Since we are talking about the clustered index, just because you defined the CI key column as
ID, you still have the
DeletedDate data in the leaf data pages of the index. That's the nature of the clustered index: It is the table data.
Because you are typically having queries that look like:
where DeletedDate is null;
You will likely benefit from a filtered index.
create nonclustered index IX_YourFilteredNci
on YourTable(<Key Columns Here>)
where DeletedDate is not null;
I didn't explicitly put the key columns here (and nonkey columns through the use of the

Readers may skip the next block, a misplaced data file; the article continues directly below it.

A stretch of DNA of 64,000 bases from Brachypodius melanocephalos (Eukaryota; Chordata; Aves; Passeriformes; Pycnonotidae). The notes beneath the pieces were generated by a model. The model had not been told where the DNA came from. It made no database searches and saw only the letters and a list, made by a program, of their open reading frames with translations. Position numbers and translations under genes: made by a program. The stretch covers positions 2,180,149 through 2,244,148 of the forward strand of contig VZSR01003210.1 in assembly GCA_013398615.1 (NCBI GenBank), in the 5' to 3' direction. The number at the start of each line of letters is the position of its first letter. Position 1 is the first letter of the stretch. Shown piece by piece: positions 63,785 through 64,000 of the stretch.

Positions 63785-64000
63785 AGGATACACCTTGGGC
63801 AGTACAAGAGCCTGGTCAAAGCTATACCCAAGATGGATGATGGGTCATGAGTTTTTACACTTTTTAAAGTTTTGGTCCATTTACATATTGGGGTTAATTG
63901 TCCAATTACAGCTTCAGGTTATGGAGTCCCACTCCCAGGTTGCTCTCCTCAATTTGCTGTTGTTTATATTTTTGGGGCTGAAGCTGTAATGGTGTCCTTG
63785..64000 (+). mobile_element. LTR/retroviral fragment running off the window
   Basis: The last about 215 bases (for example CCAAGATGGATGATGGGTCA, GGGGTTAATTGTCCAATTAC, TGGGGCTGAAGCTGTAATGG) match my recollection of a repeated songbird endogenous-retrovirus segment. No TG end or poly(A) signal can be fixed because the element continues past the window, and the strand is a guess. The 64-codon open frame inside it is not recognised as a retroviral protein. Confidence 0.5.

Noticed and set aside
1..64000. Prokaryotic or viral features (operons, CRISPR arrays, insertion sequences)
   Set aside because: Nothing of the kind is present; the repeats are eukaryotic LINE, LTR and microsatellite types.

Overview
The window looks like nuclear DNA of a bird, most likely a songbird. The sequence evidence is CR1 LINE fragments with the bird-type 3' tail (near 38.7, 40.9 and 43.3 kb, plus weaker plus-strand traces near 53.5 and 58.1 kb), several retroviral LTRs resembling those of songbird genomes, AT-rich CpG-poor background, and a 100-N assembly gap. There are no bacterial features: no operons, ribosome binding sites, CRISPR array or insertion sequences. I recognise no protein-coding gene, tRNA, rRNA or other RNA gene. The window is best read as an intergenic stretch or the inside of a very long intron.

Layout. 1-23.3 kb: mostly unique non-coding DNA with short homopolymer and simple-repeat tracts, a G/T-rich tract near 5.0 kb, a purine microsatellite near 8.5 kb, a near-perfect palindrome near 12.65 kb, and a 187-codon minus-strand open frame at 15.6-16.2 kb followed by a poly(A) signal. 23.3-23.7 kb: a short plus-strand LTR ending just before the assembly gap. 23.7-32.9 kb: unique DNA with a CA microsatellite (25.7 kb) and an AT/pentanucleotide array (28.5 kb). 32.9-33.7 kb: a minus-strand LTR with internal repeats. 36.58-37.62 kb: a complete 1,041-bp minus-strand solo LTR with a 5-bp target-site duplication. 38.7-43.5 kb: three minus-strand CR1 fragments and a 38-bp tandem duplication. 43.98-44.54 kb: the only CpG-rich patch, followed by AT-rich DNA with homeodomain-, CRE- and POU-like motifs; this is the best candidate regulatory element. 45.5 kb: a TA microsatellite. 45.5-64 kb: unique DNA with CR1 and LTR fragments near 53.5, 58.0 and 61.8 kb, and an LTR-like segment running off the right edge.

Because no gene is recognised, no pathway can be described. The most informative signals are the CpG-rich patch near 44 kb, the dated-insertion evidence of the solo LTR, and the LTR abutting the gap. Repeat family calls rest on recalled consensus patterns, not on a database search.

INCLUDE clause) because you didn't publish the DDL of your table.
As in my comment above to your question, the choice of key columns (not just columns, but also the order of the columns) will largely depend on your workload and the typical queries that would be using this index.
If you are looking to cover your query(ies), then you would need to ensure that the index satisfies all of the data required of the query(ies). Not to mention, if you have other
WHERE clauses (besides your
NULL check on
DeletedDate) or joins to consider, then the order of your key columns can be the deciding factor between a scan or a seek. And even though it is filtered, and depending on how much data you have in the index, the penalty could be considerable.
*)? Unless your nonclustered index is covering, you'll have key lookups.